Some remarks by the federal judge overseeing the guilty plea of former National Security Adviser Gen. Michael Flynn were “pretty reckless,” Townhall editor Katie Pavlich said Tuesday on the “Special Report” All-Star panel.
U.S. District Judge Emmet G. Sullivan unleashed on Flynn, the former Trump administration official who had admitted lying to the FBI about his communications with Russian Ambassador Sergey Kislyak.
“Arguably, you sold your country out!” Sullivan said to Flynn before suggesting that his wrongdoings were treasonous.
Pavlich insisted that the judge “knows” that the case before him is “one of the most high-profile cases that has been in the public atmosphere in a very long time.”
“For him to state things publically when the room is packed full of reporters and everybody is watching for things that aren’t true and then he has to walk them back, insinuating treason is pretty reckless,” Pavlich told the panel -- which also included Washington Examiner chief political correspondent Byron York and NPR national political correspondent Mara Liasson.
York felt similarly, calling Sullivan’s invoking of treason in the Flynn case “outrageous.”
“Before it was over, the judge had raised this question over whether Flynn had committed treason, which is outrageous especially coming from a federal judge on the bench, had suggested that maybe Flynn sold out his country and that he was an unregistered foreign agent inside the White House, which he was not,” York said. “A judge can bring up uncharged conduct in a sentencing case, but really to suggest that he was an unregistered foreign agent in the White House was false because even the prosecutor I believe corrected the judge to say that it had ended before. “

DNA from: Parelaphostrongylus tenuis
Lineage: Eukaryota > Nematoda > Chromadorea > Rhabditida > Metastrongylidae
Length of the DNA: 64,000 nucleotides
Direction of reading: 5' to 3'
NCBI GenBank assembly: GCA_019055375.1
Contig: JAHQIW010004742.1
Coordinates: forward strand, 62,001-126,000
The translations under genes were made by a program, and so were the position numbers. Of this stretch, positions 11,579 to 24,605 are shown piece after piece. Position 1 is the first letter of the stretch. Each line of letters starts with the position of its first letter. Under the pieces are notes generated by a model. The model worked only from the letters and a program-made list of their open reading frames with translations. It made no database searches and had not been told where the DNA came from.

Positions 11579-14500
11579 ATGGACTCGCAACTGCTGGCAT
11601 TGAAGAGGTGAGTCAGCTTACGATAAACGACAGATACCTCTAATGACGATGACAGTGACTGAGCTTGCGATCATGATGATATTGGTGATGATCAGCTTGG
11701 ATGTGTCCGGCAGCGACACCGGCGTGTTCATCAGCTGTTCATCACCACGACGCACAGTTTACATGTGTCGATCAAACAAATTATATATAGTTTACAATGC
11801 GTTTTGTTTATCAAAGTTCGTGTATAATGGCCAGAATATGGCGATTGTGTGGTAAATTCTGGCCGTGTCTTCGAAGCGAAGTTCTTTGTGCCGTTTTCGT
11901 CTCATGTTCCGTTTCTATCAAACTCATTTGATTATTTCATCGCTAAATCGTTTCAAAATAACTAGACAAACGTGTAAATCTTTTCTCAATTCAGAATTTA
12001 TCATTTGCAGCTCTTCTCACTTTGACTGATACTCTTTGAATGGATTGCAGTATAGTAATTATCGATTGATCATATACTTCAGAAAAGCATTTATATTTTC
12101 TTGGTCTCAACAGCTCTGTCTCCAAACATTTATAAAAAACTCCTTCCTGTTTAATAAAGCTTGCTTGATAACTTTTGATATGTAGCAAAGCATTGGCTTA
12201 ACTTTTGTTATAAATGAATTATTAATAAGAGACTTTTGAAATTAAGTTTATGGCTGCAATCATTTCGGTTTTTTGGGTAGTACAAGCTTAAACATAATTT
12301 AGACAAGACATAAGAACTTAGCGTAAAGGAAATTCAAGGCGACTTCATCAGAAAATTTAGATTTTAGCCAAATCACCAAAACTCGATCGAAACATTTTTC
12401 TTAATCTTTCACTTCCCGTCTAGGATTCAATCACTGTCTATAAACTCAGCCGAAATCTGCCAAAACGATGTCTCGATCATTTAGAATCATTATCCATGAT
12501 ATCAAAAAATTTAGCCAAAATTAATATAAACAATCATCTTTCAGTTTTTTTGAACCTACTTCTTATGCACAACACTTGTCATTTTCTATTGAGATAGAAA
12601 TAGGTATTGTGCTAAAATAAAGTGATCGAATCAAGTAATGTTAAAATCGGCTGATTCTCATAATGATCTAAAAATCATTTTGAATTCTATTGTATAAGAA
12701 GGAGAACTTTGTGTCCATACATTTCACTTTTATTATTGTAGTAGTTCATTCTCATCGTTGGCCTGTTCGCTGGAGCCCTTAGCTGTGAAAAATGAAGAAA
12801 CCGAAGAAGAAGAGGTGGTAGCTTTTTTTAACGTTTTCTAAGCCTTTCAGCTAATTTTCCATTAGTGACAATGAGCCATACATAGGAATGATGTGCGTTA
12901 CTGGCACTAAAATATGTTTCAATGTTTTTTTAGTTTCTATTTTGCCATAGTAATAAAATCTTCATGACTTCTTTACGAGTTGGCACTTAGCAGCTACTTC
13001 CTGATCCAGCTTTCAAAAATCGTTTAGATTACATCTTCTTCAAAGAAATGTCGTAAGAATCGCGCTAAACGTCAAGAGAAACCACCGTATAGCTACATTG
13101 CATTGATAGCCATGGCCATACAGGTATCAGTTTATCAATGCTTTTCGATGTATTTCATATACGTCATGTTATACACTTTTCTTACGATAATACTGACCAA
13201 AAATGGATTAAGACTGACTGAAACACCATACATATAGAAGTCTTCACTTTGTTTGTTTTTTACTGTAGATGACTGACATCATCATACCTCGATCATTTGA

York added that it became “this weird situation” that was "almost like the craziness of the whole Trump debate moved into the courtroom for a day" and that Flynn’s future was “completely uncertain now” because his sentencing has been delayed until March.
Liasson agreed, calling some of Sullivan’s remarks “very confusing” since it seemed that he was “concerned” that Flynn was “pleading guilty to something he wasn’t guilty of” and then “suggested” that Flynn was “guilty of things he hadn’t been charged with yet.”
Pavlich also noted that White House officials seemed to be “distancing themselves” from Flynn “for the first time,” but asked whether President Trump “still stands by” his decision to ask for Flynn’s resignation after the revelation that Flynn lied to Vice President Mike Pence.